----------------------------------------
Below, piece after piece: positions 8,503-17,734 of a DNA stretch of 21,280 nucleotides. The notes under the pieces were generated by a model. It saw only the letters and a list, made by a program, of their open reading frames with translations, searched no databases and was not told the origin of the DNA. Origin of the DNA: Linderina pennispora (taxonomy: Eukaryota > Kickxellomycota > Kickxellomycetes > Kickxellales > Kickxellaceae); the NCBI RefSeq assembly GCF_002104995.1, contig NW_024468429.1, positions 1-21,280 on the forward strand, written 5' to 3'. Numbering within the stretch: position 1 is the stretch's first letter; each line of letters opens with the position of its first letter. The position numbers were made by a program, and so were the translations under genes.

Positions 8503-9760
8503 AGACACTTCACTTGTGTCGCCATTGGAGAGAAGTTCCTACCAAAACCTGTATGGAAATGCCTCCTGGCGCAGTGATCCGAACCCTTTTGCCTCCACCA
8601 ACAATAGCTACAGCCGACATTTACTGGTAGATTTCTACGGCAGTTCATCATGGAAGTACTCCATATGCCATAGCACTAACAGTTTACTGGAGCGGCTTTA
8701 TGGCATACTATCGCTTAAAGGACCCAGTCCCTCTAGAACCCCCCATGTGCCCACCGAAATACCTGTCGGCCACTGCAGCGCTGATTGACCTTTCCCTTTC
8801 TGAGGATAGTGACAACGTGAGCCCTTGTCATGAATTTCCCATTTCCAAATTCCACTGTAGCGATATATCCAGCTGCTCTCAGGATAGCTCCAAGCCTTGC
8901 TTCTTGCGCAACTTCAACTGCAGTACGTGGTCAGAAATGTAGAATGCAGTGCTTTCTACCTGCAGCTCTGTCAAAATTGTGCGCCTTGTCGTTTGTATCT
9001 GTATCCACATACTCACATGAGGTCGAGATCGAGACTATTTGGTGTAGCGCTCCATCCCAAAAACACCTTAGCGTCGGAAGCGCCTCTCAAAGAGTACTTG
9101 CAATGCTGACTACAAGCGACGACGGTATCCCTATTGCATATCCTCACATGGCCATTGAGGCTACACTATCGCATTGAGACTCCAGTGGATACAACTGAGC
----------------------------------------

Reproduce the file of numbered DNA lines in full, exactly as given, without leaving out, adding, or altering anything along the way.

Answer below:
Below, piece after piece: positions 8,503-17,734 of a DNA stretch of 21,280 nucleotides. The notes under the pieces were generated by a model. It saw only the letters and a list, made by a program, of their open reading frames with translations, searched no databases and was not told the origin of the DNA. Origin of the DNA: Linderina pennispora (taxonomy: Eukaryota > Kickxellomycota > Kickxellomycetes > Kickxellales > Kickxellaceae); the NCBI RefSeq assembly GCF_002104995.1, contig NW_024468429.1, positions 1-21,280 on the forward strand, written 5' to 3'. Numbering within the stretch: position 1 is the stretch's first letter; each line of letters opens with the position of its first letter. The position numbers were made by a program, and so were the translations under genes.

Positions 8503-9760
8503 AGACACTTCACTTGTGTCGCCATTGGAGAGAAGTTCCTACCAAAACCTGTATGGAAATGCCTCCTGGCGCAGTGATCCGAACCCTTTTGCCTCCACCA
8601 ACAATAGCTACAGCCGACATTTACTGGTAGATTTCTACGGCAGTTCATCATGGAAGTACTCCATATGCCATAGCACTAACAGTTTACTGGAGCGGCTTTA
8701 TGGCATACTATCGCTTAAAGGACCCAGTCCCTCTAGAACCCCCCATGTGCCCACCGAAATACCTGTCGGCCACTGCAGCGCTGATTGACCTTTCCCTTTC
8801 TGAGGATAGTGACAACGTGAGCCCTTGTCATGAATTTCCCATTTCCAAATTCCACTGTAGCGATATATCCAGCTGCTCTCAGGATAGCTCCAAGCCTTGC
8901 TTCTTGCGCAACTTCAACTGCAGTACGTGGTCAGAAATGTAGAATGCAGTGCTTTCTACCTGCAGCTCTGTCAAAATTGTGCGCCTTGTCGTTTGTATCT
9001 GTATCCACATACTCACATGAGGTCGAGATCGAGACTATTTGGTGTAGCGCTCCATCCCAAAAACACCTTAGCGTCGGAAGCGCCTCTCAAAGAGTACTTG
9101 CAATGCTGACTACAAGCGACGACGGTATCCCTATTGCATATCCTCACATGGCCATTGAGGCTACACTATCGCATTGAGACTCCAGTGGATACAACTGAGC